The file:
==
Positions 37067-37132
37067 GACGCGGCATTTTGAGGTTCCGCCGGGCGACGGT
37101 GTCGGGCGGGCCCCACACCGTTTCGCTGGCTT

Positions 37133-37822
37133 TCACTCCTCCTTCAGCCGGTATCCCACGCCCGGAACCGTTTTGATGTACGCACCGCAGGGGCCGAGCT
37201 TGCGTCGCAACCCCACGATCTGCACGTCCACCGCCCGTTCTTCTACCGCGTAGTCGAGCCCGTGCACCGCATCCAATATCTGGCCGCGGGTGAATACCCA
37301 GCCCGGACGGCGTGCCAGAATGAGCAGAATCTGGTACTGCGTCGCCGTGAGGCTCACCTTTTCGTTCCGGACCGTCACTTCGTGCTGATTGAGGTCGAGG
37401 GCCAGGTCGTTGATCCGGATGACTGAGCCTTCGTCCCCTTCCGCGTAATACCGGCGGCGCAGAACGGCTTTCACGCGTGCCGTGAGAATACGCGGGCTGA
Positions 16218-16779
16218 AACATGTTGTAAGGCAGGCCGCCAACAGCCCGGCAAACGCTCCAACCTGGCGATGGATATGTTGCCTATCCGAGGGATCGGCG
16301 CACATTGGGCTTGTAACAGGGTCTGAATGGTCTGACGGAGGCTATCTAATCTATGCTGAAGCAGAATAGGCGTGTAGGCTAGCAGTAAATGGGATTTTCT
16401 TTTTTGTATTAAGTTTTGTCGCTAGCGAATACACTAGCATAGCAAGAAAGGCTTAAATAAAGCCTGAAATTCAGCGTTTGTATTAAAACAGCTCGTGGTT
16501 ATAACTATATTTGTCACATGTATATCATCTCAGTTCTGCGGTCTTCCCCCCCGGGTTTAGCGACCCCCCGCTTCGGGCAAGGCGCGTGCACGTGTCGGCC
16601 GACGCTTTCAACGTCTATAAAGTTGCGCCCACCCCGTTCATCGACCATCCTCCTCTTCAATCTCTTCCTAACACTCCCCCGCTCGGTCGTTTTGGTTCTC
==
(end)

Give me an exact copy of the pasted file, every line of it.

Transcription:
Positions 37067-37132
37067 GACGCGGCATTTTGAGGTTCCGCCGGGCGACGGT
37101 GTCGGGCGGGCCCCACACCGTTTCGCTGGCTT

Positions 37133-37822
37133 TCACTCCTCCTTCAGCCGGTATCCCACGCCCGGAACCGTTTTGATGTACGCACCGCAGGGGCCGAGCT
37201 TGCGTCGCAACCCCACGATCTGCACGTCCACCGCCCGTTCTTCTACCGCGTAGTCGAGCCCGTGCACCGCATCCAATATCTGGCCGCGGGTGAATACCCA
37301 GCCCGGACGGCGTGCCAGAATGAGCAGAATCTGGTACTGCGTCGCCGTGAGGCTCACCTTTTCGTTCCGGACCGTCACTTCGTGCTGATTGAGGTCGAGG
37401 GCCAGGTCGTTGATCCGGATGACTGAGCCTTCGTCCCCTTCCGCGTAATACCGGCGGCGCAGAACGGCTTTCACGCGTGCCGTGAGAATACGCGGGCTGA
Positions 16218-16779
16218 AACATGTTGTAAGGCAGGCCGCCAACAGCCCGGCAAACGCTCCAACCTGGCGATGGATATGTTGCCTATCCGAGGGATCGGCG
16301 CACATTGGGCTTGTAACAGGGTCTGAATGGTCTGACGGAGGCTATCTAATCTATGCTGAAGCAGAATAGGCGTGTAGGCTAGCAGTAAATGGGATTTTCT
16401 TTTTTGTATTAAGTTTTGTCGCTAGCGAATACACTAGCATAGCAAGAAAGGCTTAAATAAAGCCTGAAATTCAGCGTTTGTATTAAAACAGCTCGTGGTT
16501 ATAACTATATTTGTCACATGTATATCATCTCAGTTCTGCGGTCTTCCCCCCCGGGTTTAGCGACCCCCCGCTTCGGGCAAGGCGCGTGCACGTGTCGGCC
16601 GACGCTTTCAACGTCTATAAAGTTGCGCCCACCCCGTTCATCGACCATCCTCCTCTTCAATCTCTTCCTAACACTCCCCCGCTCGGTCGTTTTGGTTCTC